A1A UV absorber of the formula
A1B UV absorber: 2-(2′-hydroxy-3′-t.butyl-5′-methylphenyl)-5-chlorobenzotriazole
A2A C.I. Fluorescent Brightener 135
A2B C.I. Fluorescent Brightener 179
A2C C.I. Fluorescent Brightener 330
A2D C.I. Fluorescent Brightener 199
B12B phenolic novolak-polyethylene glycol ether methylated, with HLB 14
C31 as defined above
B24A copolyvinylpyrrolidone/vinyl propionate (average molecular weight MW=750000)
B24B polyvinylpyrrolidone (average molecular weight MW=30000)
B24C polyvinyl alcohol having residual acetyl content of 10.7% (viscosity of 4% aqueous solution at 20° C.=4 cP—according to DIN 53015)
B24D polyvinyl alcohol having residual acetyl content of 10.7% (viscosity of 4% aqueous solution at 20° C.=8 cP—according to DIN 53015)
B11A C13-18-alkanesulphonate (sodium salt)
B12A addition product of 8 mol of ethylene oxide with 1 mol of isoundecanol
B11B dialkylnaphthalenesulphonate formaldehyde condensation product (sodium salt)
B21A polyethylene glycol 600
B21B polyethylene glycol 400
B23A diethylene glycol
D1A defoamer emulsion (“Antifoam Emulsion B”)
D2A Biocide (“GivGard DXN”)
EA 30% hydrochloric acid
EB phosphoric acid (85%)
In example 18, the optical brightener has been shaded with 0.5% of C.I. Disperse Blue 73
1000 parts of a dyeing liquor containing (based on substrate) 0.75% of the red disperse dye C.I. Disperse Red 74 and 3% of the dispersion according to Example 1 and whose pH has been adjusted to 5.0 by addition of ammonium sulphate and formic acid in a ratio of 10:1, are heated to 60° C. in an HT (high temperature) dyeing machine and 100 parts of a polyester fabric are introduced into this liquor. The dyeing autoclave is sealed and the circulating liquor is heated to 135° C. Dyeing is continued at 135° C. for 20 minutes, whereafter the liquor is cooled down to 80° C. and the dyed material is removed. It is then washed, reduction cleared, washed again and finally dried. A satisfactory, level and lightfast dyeing is obtained.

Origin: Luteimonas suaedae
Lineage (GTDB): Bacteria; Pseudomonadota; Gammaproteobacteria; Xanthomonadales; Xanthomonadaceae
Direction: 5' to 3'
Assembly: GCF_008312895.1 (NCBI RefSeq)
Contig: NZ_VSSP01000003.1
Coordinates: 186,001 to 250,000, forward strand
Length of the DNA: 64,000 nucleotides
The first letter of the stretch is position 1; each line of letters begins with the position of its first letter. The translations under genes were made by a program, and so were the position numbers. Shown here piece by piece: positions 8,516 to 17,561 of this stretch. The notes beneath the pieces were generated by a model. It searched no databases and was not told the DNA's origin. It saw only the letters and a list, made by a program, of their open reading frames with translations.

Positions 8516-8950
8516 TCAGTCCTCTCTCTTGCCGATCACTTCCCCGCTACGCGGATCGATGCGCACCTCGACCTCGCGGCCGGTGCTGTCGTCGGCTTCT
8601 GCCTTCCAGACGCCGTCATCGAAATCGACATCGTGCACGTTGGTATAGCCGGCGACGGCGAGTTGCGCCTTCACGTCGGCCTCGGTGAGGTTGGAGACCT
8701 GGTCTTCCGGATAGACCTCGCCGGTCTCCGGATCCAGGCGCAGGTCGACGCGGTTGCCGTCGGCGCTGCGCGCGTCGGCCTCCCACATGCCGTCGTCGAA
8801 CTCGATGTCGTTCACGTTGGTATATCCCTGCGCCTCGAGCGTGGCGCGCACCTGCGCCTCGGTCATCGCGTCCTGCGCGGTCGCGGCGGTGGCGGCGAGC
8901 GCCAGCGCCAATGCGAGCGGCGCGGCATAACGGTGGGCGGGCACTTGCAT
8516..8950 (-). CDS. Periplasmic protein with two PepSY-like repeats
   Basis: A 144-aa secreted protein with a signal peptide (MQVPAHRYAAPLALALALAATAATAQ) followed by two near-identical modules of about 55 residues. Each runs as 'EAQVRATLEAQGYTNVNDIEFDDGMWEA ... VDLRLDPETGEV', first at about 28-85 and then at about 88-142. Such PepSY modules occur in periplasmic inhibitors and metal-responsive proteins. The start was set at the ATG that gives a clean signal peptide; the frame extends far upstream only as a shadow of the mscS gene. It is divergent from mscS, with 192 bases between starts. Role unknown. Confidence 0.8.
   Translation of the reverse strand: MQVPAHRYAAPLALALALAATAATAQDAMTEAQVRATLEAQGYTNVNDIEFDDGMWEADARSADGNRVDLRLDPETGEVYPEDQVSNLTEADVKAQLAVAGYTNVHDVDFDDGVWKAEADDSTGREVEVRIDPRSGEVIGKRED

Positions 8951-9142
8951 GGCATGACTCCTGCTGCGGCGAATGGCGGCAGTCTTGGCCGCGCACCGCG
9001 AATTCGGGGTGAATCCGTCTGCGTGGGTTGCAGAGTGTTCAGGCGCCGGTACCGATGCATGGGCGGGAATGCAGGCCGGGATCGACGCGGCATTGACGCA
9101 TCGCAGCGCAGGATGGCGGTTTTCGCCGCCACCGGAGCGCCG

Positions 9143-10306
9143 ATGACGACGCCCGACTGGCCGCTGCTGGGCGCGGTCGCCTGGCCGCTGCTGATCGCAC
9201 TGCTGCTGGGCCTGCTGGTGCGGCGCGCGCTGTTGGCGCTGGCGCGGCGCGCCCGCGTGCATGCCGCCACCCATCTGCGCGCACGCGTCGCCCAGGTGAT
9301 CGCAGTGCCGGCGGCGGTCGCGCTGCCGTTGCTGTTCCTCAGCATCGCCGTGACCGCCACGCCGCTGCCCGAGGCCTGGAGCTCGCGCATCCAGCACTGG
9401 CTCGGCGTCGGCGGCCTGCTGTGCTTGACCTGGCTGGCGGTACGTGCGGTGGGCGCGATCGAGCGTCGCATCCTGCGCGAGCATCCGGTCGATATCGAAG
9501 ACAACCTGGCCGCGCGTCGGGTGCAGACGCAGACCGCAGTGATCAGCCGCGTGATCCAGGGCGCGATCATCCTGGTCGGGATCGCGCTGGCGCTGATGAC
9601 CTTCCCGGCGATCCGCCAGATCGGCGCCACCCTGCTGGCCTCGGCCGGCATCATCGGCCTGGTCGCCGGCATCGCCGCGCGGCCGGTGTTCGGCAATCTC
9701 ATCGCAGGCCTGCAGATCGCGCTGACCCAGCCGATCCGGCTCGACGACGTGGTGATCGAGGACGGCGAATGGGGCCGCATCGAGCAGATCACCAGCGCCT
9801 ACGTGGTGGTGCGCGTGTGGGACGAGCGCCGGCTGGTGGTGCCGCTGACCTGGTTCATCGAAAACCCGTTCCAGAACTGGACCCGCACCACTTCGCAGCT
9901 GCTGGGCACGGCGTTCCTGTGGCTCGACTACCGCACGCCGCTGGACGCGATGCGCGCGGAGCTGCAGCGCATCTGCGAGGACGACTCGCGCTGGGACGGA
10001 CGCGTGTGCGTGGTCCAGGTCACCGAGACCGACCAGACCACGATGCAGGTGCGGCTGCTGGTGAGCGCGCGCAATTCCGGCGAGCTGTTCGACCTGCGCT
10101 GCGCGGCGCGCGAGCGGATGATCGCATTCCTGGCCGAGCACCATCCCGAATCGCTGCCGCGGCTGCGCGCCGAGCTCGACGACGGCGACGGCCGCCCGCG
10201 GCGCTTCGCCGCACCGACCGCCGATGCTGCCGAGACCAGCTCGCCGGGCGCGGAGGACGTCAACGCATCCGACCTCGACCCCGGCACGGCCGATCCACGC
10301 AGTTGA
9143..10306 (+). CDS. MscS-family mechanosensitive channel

A small cheese of 40 g and a density of 0.41 g/cm3 (=density of package as put into the dyeing machine) is wound using a polyester yarn (dtex 167f) and a precision winder. This cheese is dyed with the below-mentioned dyes in a liquor circulation machine (for example Colorstar from Zeltex AG, Switzerland). The liquor:yarn ratio is 10:1, the water hardness is 11°dH (German degrees of hardness). The dyes used are:
0.19% of C.I. Disperse Yellow 86
0.185% of C.I. Disperse Yellow 42
0.122% of C.I. Disperse Red 91
0.05% of C.I. Disperse Blue 56
0.44% of C.I. Disperse Blue 77
3.5% of the dispersion according to Example 1 are added. The pH is 5.5 (set with formic acid/ammonium sulphate). The 40° C. liquor is poured onto the package, the liquor circulation pump is started, and the liquor, which circulates at a pressure of 2 bar, is heated from 40° C. to 70° C. at a rate of 3° C./min and then from 70° C. to 130° C. at a rate of 1° C./min. Dyeing is continued at 130° C. for 30 minutes, and the batch is then cooled down from 130 to 70° C. at a rate of 5° C./minute. This is followed by washing, reduction clearing, another wash and finally drying. During the entire dyeing time, there is no pressure build-up. The dyeing obtained is level and there are no discernible dye deposits on the dyed package or on a knit produced therefrom.